Tombstone's okay as an emergency frozen pizza, but only when they're on sale for 3/$9.
    "Your swimming suit matches your eyes, you hold your nose before diving, loving you has made me bananas!"

    As Carl Sagan once said, to make an apple pie truly from scratch, you must first invent the universe. And sometimes I just don't have the time and energy to invent the universe. So I figure it's okay to buy some stuff.
  • Post #57 - January 16th, 2009, 10:29 pm
    Post #57 - January 16th, 2009, 10:29 pm Post #57 - January 16th, 2009, 10:29 pm
    happy_stomach wrote:Another individual-size frozen pizza I like are the ones from Market Day. They're probably not on par with Home Run, which I haven't had, but the Market Day pizzas always hit the spot for me.


    I love the Market Day pizzas (my personal favorite frozen pizza, bar none), but I've been eating them for close to 20 years now and I realize that for someone who didn't start eating them at an early age, they generally do not hold the same allure.

    I would generally echo those who have mentioned CPK as an option worth trying. They make a better option for a pizza to share with my wife, who is less enamored with Market Day's than I am. She's also rather fond of the Target brand "higher end" frozen pizzas. I think it's Archer Farms, and she finds their Mediterranean and similar offerings to be her favorites for frozen pizza outside of the cheese/sausage/pepperoni staples. About the same size and price as CPK frozen pizzas, but there's normally a better selection available.

    Oh, and as far as someone else's mention of CPK pricing being high enough to recommend going to a restaurant instead. I'm used to seeing CPK pizzas for around $5 each for a 13oz or so pizza, with occasional sale pricing bringing it down further. This ends up being plenty for one person, and reasonable for two to split if you prepare something else to go with it. I have plenty of local pizza options that I love, in a variety of price ranges. None are going to come in anywhere near $5 per person though when all is said and done. Yes, it is more expensive than the plethora of low-end frozen pizzas available, but the quality and toppings available on a CPK frozen pizza are worth the disparity if one is, again, looking for something outside of the basic staples.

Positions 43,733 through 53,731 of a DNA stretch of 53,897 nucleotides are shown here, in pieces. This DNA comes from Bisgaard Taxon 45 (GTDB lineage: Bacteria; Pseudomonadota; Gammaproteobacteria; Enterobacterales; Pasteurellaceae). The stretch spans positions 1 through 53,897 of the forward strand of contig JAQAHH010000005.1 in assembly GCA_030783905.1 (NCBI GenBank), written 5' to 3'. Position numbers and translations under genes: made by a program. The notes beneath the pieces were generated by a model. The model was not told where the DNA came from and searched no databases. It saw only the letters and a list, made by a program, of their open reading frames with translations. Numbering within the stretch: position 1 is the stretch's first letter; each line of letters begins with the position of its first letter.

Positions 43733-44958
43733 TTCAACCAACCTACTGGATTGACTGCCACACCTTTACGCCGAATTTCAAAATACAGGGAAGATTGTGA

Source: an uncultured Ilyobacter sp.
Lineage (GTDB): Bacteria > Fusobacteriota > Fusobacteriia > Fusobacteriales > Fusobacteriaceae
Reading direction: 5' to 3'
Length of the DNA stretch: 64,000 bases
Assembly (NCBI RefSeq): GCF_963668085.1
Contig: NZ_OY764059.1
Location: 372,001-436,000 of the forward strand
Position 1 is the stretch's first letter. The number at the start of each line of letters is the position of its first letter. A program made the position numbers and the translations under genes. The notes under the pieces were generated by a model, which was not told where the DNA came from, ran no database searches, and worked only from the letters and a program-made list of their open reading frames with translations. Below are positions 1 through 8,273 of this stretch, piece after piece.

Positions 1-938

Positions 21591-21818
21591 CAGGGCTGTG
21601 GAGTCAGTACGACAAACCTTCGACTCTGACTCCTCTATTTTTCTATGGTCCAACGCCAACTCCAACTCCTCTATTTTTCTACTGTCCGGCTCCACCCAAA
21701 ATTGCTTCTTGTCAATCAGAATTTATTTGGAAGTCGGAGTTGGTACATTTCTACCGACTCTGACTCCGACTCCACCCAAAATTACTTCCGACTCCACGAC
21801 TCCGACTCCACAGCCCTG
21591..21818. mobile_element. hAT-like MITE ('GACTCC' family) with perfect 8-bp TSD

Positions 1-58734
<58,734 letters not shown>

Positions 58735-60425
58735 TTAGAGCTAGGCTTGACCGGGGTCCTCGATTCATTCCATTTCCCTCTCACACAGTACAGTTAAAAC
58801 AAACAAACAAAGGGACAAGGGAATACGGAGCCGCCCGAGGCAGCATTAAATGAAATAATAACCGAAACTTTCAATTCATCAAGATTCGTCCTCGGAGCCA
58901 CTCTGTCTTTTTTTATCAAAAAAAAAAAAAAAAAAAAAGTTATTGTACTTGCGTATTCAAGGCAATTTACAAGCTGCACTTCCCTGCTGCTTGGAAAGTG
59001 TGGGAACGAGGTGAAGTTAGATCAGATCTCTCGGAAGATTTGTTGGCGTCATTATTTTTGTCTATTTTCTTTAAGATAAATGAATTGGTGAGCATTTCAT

• Post #58 - January 17th, 2009, 7:59 am
    Post #58 - January 17th, 2009, 7:59 am Post #58 - January 17th, 2009, 7:59 am
    Daughter #1 surprised me at Christmas and gave me three frozen pizzas from Pagliai's, an institution in my old college town of Iowa City. Back in the day, it was a required stop after hitting the bars. In these days of going 'downtown' at midnight, I suppose they hit Pag's beforehand!

    I've made a couple so far & am surprised at how well it compares to actually being there, eating their pizza fresh out of the oven. Same crust (thin, but maybe a little thicker than 'cracker-thin', a la Candlelite) and the same proportion of cheese, sauce, herbs & spices. And they use a Canadian bacon that must be indigenous to Iowa--sweet, a little thick, almost like a ham slice. Just great.

    Next time anybody's driving through Iowa City with cooler space, might be worth a stop.

    Pagliai's Pizza
    302 E Bloomington St
    Iowa City, IA 52245
    (319) 351-5073
  • Post #59 - January 17th, 2009, 10:06 am
    Post #59 - January 17th, 2009, 10:06 am Post #59 - January 17th, 2009, 10:06 am
    Pagliai's Pizza was my favorite in Dekalb when I was at NIU. I wonder if there is any connection to the IA locations.
    Fettuccine alfredo is mac and cheese for adults.
  • Post #60 - January 17th, 2009, 7:03 pm
    Post #60 - January 17th, 2009, 7:03 pm Post #60 - January 17th, 2009, 7:03 pm
    I've given up frozen pizza in exchange for trader joe's dough and sauce and my own toppings. Maybe it takes 10 minutes more to get in the oven than a frozen pizza but the result is sooo much better.

    When I ate it -- i'd go for the Home Run Inn sausage and pepperoni -- usually with added pepperoni thrown on top for my spicy needs. But my satisfaction level with the TJ dough and sauce is really so much better. And it's pretty dang cheap.